The whole 10,000 hours rule, I think, is vastly exaggerated for impact. Sure, say you want to be the best in the pool at the 2036 Olympics; you might want to dive in right now. But if you just want to make a decent living selling candy apples – GTS it, roll up your sleeves and get to work. You’ll make it happen.
What one thing could you talk about for days without getting bored?
This is a critical question. While you might love candy apples, you still need to ask yourself, would you still love candy apples if that was the only thing you did for the next three years? Could you write 50 blog articles on candy apples or peripheral paraphernalia about candy apples without jabbing the sticks of said candy apples into your eyeballs? That is the question.
One of the best books I ever read on building a business was “Crush It” by Gary Vaynerchuk. After consuming it twice from cover to cover, that book changed my career trajectory. In it, Gary says, a good test to know if you really are passionate about a specific topic is to ask yourself…” Could I write a minimum of fifty blog articles on this topic?” If the answer is “Hell No,” then maybe you should keep looking.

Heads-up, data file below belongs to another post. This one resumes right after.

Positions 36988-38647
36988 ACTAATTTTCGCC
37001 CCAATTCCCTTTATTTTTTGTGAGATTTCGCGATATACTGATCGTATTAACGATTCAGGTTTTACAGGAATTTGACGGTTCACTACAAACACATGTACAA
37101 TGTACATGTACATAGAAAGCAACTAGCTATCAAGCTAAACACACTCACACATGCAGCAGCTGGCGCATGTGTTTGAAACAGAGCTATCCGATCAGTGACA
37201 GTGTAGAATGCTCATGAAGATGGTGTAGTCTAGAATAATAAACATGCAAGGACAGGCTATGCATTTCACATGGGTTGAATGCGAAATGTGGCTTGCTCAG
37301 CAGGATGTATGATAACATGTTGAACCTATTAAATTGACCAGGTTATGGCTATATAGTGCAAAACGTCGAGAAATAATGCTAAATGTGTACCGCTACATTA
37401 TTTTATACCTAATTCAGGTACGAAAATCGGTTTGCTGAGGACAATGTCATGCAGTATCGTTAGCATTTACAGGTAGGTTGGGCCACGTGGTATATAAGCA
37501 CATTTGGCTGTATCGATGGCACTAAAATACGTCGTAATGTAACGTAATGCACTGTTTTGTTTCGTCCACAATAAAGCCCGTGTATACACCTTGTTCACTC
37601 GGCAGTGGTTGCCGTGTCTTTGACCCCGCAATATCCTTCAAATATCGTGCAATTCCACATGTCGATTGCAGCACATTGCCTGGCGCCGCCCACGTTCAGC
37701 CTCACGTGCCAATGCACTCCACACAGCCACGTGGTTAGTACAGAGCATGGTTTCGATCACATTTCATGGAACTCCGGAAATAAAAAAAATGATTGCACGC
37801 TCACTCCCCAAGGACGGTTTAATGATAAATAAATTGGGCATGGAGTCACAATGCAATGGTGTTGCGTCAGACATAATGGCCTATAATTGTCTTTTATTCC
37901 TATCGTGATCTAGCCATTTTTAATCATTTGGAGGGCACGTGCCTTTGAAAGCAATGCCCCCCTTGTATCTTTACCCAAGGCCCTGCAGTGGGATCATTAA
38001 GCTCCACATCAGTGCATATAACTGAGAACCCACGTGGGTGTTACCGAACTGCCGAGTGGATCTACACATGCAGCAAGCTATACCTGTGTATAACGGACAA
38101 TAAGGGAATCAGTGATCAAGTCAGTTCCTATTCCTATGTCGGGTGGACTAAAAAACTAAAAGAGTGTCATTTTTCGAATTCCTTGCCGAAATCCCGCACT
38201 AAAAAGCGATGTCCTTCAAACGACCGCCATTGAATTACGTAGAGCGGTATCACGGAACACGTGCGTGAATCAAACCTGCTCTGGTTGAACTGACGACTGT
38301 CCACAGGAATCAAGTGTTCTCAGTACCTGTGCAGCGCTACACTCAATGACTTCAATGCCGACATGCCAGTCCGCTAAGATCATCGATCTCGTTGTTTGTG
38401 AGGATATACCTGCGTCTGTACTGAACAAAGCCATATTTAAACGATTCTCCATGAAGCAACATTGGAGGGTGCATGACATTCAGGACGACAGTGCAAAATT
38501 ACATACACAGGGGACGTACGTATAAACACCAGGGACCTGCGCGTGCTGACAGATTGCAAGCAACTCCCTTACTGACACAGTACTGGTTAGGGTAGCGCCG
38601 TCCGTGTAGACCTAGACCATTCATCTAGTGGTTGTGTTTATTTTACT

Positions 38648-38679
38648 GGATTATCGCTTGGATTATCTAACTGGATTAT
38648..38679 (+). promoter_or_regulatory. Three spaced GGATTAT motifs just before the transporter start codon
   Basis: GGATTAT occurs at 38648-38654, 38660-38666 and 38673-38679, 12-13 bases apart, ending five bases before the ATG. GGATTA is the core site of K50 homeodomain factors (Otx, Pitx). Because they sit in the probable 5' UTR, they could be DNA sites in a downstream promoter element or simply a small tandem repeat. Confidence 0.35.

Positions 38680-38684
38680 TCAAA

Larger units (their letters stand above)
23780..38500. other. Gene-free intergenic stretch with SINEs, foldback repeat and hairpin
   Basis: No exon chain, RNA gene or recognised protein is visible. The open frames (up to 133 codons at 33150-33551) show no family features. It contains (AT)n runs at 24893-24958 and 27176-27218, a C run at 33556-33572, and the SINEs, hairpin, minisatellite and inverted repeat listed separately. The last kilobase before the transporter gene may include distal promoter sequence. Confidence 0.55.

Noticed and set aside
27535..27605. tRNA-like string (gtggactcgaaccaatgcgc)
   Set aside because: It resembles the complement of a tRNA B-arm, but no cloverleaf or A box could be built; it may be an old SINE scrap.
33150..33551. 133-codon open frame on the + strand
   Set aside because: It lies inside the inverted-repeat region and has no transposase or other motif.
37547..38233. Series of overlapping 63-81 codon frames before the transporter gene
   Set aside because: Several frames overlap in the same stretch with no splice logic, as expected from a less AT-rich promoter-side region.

Don’t get hung up on, “Well, somebody else is already doing that”
As I said before, like puzzle pieces that look alike, many of us have similar passions. My passion has always been travel and helping others succeed in selling travel. But I’m not the only travel sales coach in the world. Even though Frank’s Hot Wing sauce is spicy and yummy, apparently, so is Texas Pete’s Hot Sauce. But they are different. Both have their spicy personalities, and the same could be said for you and anyone on the same path as you. There is nobody else in this world just like you – my little snowflake.
Don’t worry about trying to uncover a rare idea that nobody has thought of yet. At this point in the universe, there is no such thing as original thought. Just the same ideas refashioned and repolished to look a little different. Like a good pair of bell-bottom jeans, everything eventually comes back around.